And there it is. You can add an extension to your part by making minor changes to two .idl files. You then make further minor changes to the original .cpp and .h files. The resulting code will be stable and eventually you will be able to port across platforms.


We wish to thank the folks at Metrowerks, Mainstay and Bare Bones for CodeWarrior, MacFlow and BBEdit respectively. Without these programs, life would be much harder.

Further Reading

Recent articles that are relevant to this article.

Apple Computer, "OpenDoc Cookbook for the Macintosh", Addison-Wesley: Menlo Park, CA, (1996). (Also OpenDoc Developer CD #4 and Apple Developer CDs.)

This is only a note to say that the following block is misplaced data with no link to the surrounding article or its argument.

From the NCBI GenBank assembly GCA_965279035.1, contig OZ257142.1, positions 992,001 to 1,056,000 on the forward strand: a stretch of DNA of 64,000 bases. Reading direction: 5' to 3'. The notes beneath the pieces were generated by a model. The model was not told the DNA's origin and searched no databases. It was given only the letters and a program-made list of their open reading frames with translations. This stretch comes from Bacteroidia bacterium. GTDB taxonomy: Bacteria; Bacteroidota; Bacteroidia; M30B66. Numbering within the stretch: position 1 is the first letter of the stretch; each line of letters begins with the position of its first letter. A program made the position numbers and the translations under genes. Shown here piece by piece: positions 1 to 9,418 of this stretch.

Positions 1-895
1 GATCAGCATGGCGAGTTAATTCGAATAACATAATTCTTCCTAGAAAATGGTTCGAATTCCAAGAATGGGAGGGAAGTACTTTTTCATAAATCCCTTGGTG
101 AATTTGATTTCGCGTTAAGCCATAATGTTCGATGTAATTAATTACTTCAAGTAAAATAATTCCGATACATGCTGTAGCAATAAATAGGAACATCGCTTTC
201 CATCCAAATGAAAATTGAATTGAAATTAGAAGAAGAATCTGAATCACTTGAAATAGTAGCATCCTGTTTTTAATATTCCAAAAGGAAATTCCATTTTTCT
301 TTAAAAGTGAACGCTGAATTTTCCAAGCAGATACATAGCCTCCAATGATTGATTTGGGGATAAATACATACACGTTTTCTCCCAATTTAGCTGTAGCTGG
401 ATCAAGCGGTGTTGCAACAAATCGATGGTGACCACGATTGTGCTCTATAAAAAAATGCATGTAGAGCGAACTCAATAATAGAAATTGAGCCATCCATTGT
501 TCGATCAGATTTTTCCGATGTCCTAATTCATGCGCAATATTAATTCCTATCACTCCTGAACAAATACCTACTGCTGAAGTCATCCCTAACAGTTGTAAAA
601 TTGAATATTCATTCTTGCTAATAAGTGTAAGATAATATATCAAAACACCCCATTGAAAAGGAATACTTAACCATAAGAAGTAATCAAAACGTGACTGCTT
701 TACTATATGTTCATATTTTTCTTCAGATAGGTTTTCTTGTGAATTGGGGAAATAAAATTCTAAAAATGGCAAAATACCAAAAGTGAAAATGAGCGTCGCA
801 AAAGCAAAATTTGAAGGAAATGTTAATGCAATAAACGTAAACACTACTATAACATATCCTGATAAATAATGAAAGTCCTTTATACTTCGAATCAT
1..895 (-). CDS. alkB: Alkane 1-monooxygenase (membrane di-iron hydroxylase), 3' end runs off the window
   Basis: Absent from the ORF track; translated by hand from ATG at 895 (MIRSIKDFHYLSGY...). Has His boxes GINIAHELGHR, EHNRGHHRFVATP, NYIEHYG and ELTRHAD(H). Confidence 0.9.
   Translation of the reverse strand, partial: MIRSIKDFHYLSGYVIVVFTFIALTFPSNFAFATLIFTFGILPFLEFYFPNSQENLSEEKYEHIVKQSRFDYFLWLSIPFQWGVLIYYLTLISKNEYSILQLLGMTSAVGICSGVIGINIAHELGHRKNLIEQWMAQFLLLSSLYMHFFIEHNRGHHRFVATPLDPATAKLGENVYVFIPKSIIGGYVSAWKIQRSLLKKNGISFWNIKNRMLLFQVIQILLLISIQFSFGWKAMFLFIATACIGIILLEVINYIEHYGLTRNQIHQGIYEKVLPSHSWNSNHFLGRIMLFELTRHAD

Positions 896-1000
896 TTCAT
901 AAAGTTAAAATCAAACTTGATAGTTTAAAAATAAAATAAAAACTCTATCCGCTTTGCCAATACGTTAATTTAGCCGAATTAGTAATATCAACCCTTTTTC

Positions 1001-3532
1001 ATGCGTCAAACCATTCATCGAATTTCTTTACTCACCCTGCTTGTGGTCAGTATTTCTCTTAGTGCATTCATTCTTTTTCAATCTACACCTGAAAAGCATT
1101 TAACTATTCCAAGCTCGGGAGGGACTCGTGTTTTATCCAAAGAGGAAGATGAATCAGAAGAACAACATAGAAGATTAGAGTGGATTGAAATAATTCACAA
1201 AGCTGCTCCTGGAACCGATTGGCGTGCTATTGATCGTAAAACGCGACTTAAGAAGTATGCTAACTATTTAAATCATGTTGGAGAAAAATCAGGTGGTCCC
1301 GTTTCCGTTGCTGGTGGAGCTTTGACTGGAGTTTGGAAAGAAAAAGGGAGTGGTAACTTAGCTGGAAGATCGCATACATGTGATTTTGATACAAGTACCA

Apple Computer, "OpenDoc Programmer's Guide for the Apple OS", Addison-Wesley: Menlo Park, CA, (1996). (Also OpenDoc Developer CD #4 and Apple Developer CDs.)

Kenner, G., and D. Kenner, "Using OpenDoc with Object Flow System (OFS)," MacTech Magazine, 12:2(1996) 40-46.

Kenner, G., and D. Kenner, Object Flow System (OFS) for Visual C++, unpublished manuscript, 1995. (Request via email.)

Maroney, T., ToolServer Caveats and Carping, Develop, 24 (1995) 69-71.